On the third day we found the javelina again, and after pinpointing their location headed after them. We circled around, crossed a fence (Matt went under it!) and snuck in close. Expecting them to feed toward us, they stopped short just over a rise. We stalked even closer until the wind swirled and a “pig” started to huff, huff, huff. I told Matt to move around the oak in front of us, “Fast, but quiet! Fast, but quiet! Fast, but quiet!” I think he thought I was crazy, but he made it around the oak and drew on the closest javelina as I ranged it at 17 yards. The arrow struck home, so I ran to try to pick up a straggler. The only straggler was unfortunately the one Matt just shot, so he ran to the edge of the draw and finished off his first javelina.
Javelina usually weigh no more than about 30 to 40 pounds, so we strapped it to Matt’s pack and headed back to the pickup. Even though there snow was still on the ground, the winter sun was starting to melt it and had warmed the day nicely.
As a celebration of Matt’s success, we had a great lunch at a small cafe and then headed back to our glassing spot for an afternoon siesta before the evening glassing session. Late in the day we finally found the herd again – once there were 12, and now there was 11. They were too far away to make a play on them, so we left them for the next day.
To ensure no other hunters beat us to our glassing spot, we made it back well before light the following day. After a quick nap in the dark we awoke to another bright morning. It didn’t take long to locate the same herd of javelina again on the same hill. It is a good thing they are so predictable! This time I sent Matt down to a hill overlooking them so he could glass and direct me as I made a stalk. He quickly learned it is nearly as fun to be the spotter as the shooter.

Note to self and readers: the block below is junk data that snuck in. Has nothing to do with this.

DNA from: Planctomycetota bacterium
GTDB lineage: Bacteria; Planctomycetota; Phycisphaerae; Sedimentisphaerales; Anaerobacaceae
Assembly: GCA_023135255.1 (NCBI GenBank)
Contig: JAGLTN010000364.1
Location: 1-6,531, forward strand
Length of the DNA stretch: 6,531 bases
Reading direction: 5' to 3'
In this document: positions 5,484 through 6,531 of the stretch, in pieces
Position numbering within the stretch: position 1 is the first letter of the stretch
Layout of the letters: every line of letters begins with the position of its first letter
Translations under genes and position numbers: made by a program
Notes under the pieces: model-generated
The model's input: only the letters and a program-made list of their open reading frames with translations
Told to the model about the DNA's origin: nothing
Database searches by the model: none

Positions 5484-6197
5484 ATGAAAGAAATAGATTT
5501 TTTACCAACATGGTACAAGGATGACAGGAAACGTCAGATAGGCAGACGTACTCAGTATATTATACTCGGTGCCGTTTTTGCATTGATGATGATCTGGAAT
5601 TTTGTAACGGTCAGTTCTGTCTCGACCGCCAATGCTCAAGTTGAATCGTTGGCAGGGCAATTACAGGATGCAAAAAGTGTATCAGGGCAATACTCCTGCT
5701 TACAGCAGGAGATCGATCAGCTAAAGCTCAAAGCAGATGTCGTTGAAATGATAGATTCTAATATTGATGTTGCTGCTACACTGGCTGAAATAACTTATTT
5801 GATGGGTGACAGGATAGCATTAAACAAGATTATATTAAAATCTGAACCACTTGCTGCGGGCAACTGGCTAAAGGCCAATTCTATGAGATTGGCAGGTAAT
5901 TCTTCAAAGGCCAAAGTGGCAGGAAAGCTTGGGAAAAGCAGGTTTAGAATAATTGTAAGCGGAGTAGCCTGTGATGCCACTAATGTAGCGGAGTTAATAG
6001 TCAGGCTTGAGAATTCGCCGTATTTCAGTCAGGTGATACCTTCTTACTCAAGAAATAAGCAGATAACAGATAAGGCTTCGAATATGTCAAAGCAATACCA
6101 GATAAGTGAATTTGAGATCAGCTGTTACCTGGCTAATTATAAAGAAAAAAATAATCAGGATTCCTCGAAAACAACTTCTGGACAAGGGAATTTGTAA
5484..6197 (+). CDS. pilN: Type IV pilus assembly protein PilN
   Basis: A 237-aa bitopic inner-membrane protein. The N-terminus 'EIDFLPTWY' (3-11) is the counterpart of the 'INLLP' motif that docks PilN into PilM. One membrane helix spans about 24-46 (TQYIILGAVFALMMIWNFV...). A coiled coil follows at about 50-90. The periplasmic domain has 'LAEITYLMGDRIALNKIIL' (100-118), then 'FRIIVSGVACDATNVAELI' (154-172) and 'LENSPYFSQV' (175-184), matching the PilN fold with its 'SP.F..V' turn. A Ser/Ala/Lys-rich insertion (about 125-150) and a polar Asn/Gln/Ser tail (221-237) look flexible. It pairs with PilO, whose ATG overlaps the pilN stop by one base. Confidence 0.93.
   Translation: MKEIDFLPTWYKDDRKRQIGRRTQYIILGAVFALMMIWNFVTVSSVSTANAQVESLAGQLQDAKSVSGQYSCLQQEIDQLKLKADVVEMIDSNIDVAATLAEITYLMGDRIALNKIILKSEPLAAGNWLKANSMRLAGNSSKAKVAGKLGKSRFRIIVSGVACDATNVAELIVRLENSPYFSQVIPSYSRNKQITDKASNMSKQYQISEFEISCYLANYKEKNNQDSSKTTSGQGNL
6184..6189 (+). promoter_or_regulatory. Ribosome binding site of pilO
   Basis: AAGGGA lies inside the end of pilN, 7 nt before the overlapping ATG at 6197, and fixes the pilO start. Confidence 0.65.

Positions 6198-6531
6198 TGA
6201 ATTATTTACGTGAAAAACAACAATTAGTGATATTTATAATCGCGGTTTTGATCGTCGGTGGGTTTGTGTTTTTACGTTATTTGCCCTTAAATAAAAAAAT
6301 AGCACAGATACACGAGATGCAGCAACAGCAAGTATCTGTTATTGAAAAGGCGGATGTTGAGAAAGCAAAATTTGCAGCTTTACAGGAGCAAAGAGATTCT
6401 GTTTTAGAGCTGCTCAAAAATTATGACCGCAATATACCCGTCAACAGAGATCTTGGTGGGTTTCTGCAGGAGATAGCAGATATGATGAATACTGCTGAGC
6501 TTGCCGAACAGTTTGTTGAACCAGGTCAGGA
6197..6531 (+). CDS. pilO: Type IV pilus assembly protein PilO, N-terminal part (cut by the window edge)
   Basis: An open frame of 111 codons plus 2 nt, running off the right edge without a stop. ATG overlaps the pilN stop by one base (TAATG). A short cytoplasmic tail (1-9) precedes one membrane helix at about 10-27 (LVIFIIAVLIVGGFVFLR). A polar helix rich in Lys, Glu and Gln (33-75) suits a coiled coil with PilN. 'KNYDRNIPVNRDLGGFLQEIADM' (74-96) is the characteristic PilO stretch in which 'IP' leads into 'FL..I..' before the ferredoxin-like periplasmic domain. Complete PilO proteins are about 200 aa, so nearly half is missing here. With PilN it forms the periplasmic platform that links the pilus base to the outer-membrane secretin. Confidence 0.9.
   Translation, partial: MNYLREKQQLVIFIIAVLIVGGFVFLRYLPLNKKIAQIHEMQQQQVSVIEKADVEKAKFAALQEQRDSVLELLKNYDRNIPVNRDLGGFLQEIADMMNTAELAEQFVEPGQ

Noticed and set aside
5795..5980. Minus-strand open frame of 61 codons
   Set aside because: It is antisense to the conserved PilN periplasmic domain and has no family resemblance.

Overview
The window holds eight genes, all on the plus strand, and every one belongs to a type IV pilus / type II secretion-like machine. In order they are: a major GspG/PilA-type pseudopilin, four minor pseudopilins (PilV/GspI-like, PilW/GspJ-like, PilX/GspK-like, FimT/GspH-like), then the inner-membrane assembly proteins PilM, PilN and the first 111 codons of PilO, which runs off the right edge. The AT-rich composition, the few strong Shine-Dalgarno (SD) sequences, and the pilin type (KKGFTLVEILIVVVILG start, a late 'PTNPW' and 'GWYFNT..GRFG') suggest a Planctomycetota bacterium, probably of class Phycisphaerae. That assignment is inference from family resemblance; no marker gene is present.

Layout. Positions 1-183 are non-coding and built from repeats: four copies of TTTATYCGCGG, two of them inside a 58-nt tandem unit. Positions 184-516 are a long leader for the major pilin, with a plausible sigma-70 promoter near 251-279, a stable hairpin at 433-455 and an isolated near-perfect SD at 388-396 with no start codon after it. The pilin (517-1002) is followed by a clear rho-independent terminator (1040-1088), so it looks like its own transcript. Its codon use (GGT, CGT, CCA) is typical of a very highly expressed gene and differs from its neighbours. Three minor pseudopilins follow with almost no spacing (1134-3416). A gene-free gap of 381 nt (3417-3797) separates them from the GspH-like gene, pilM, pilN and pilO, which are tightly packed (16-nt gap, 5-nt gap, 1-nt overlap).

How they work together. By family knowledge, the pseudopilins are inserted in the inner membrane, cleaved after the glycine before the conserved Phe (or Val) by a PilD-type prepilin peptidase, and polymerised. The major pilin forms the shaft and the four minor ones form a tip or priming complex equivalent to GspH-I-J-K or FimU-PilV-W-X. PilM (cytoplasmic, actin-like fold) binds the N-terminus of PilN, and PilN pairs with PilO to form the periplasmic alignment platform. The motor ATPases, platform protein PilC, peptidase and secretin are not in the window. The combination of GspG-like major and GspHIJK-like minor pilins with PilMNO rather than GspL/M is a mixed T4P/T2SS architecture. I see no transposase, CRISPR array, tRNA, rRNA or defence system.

He nearly had a coronary as he watched me sneak to within 50 yards of the entire herd. The closest pig that offered the first open shot was at 28 yards. I slowly drew, pressed my release, and missed wide to the left. I quickly nocked another arrow, ranged another pig, drew, released, and missed again to the left! With the pigs scattered to the winds, I sat tight as Matt located them again.
He directed me to the right area, but I couldn’t find the herd so I glassed back at Matt. Using archaic sign language, he “told” me the javelina were right there! I moved a few yards downhill and shot the first one that gave me a chance. It turns out the shot, at less than 20 yards, was on the javelina farthest from me – there were a few no more than five yards away that I couldn’t see! I hit it a little left, but it went less than five yards before breaking my arrow and expiring. Even though I had previously shot javelina with a rifle and a handgun, this was the first one I shot with a bow.
The cold weather early in the hunt gave way to sunshine and warm temperatures later in the week. Since we both also had deer tags, we spent the next few days glassing and stalking. Matt was blown away that we could get even remotely close to the deer in the wide-open country. Even though none of our deer stalks worked out, the memories of the javelina were enough to get us through the rest of the winter and spring.
Javelina aren’t the prettiest animals, the hardest to hunt or the best tasting, but they give hunters a great excuse to extend their season and visit the typically warm country of the Southwest during a time when most other big-game seasons are closed and the polar vortex dips its way into the Midwest. For Matt, his first javelina hunt left him a cool scar and the desire to hunt the West as often as he can. For me, it was proof once again that the size of the critter is not the main draw for me to go hunting – camaraderie, laughter, fun experiences and memories are what keep me heading back. I also get a smile on my face when thinking about Matt every time I cross a fence.